Lines 1000-1200 translate the information in the screen memory into the appropriate numeric data and then store that data on cassette.
Lines 2000-2030 contain the subroutine for extracting existing sprites from a cassette file.
Lines 2500-2580 contain the subroutine for converting sprite data (in terms of bytes) into an enlarged sprite image.
The other program, Listing 3, retrieves the sprite data from the cassette tape and converts it into DATA statements which appear on the screen. Positioning the cursor on the first line of the first DATA statement and pressing RETURN four times adds the DATA statements to whatever program is in the memory. More on that later. Program Operation
The program can be used to create new sprites by drawing an image on the screen with the keyboard and cursor controls. The user starts with a 24 by 21 field of dots (periods) outlined with solid lines. A pseudo cursor is indicated by a flashing + sign.
After you move the cursor with the cursor keys, a display appears in the upper righthand corner, showing which row and column you occupy. If you move the cursor off the display field, it reappears on the other side.
Pressing the X key causes the cursor to turn each picel "on" as it passes over it. Pressing the O key causes the cursor to turn each pixel "off" as it passes. After a few minutes of practice, you will get the hang of it.
When the sprite is complete, press the shift and E keys at the same time to terminate the input portion of the program and to start calculating the bytes from the screen memory. You are asked to supply a file name for the sprite data, and it is stored on tape.
The program also allows you to load a previously created sprite, to modify it, and to store the slightly changed image in a new file. This is particularly useful for animating sprites. Simply erase an arm or a leg and redraw it to create the effect of animation.
A third feature allows you to load a sprite from data that have already been converted to bytes. This is useful if you have a program listing and want to see how the sprite looks without keying and running the program. Sprites loaded by bytes can also be changed.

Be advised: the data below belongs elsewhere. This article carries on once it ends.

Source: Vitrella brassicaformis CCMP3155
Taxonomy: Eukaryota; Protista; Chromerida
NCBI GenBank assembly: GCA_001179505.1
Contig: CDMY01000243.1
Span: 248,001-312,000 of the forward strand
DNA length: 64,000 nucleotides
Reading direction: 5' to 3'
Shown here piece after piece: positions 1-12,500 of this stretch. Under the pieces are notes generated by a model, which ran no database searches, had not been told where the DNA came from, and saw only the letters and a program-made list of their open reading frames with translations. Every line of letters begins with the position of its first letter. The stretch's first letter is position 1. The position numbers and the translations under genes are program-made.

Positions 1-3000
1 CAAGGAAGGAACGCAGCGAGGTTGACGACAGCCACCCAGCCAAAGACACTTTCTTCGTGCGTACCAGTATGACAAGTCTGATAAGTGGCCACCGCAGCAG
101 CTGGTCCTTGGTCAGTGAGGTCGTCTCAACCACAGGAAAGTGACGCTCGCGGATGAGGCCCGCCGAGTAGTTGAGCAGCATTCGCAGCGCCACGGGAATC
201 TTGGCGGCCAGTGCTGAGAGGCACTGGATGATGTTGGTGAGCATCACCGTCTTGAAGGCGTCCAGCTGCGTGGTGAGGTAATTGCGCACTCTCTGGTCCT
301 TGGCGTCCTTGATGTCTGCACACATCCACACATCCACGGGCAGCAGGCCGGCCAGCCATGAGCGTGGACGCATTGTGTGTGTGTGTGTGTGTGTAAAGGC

Once a sprite is created and stored on cassette, how do you get it in your program? This is done with the program Getsprite along with the screen editor on the Commodore 64.
To merge the program with any existing program, clear the screen and type in LOAD "GETSPRITE." The program with which you are merging should not use line numbers below 200. (If necessary, you can renumber Getsprite.) After Getsprite is loaded, type LIST to list the program on the screen. Next, type LOAD "PROGRAM" where PROGRAM is the name of the existing program. The Commodore loads the new program over Getsprite, but when the display returns, the listing of Getsprite will be on the screen. Placing the cursor on the program lines and hitting RETURN adds the Getsprite instructions to the program without re-keying.
To avoid running the Getsprite subprogram when you run the main program, add the line: 5 GOTO XXX where XXX is the first line number of the main program.
To add sprites at any time, type GOTO 10 instead of RUN to start the program. Getsprite clears the screen and asks for a sprite filename and a beginning line number for the DATA statements. Be careful not to use any line number that would overlap a portion of your program. There will be four DATA statements of 16 bytes each, starting with the line number that you specified and incremented by one for each new DATA statement. When the DATA statements are displayed on the screen, position and press RETURN, using the screen editor to add each statement to your program. Summary
The sprite graphics capability of the Commodore 64 opens a new dimension of animation and real time graphics to the Basic programmer. Even with sprite graphics, Basic is still too slow for complicated, fast action games. However, simpler games and animated graphics for strategic and educational games can challenge the most ambitious programmer for several months. The use of the sprite editing program should make the task of creating and coding sprites a little easier.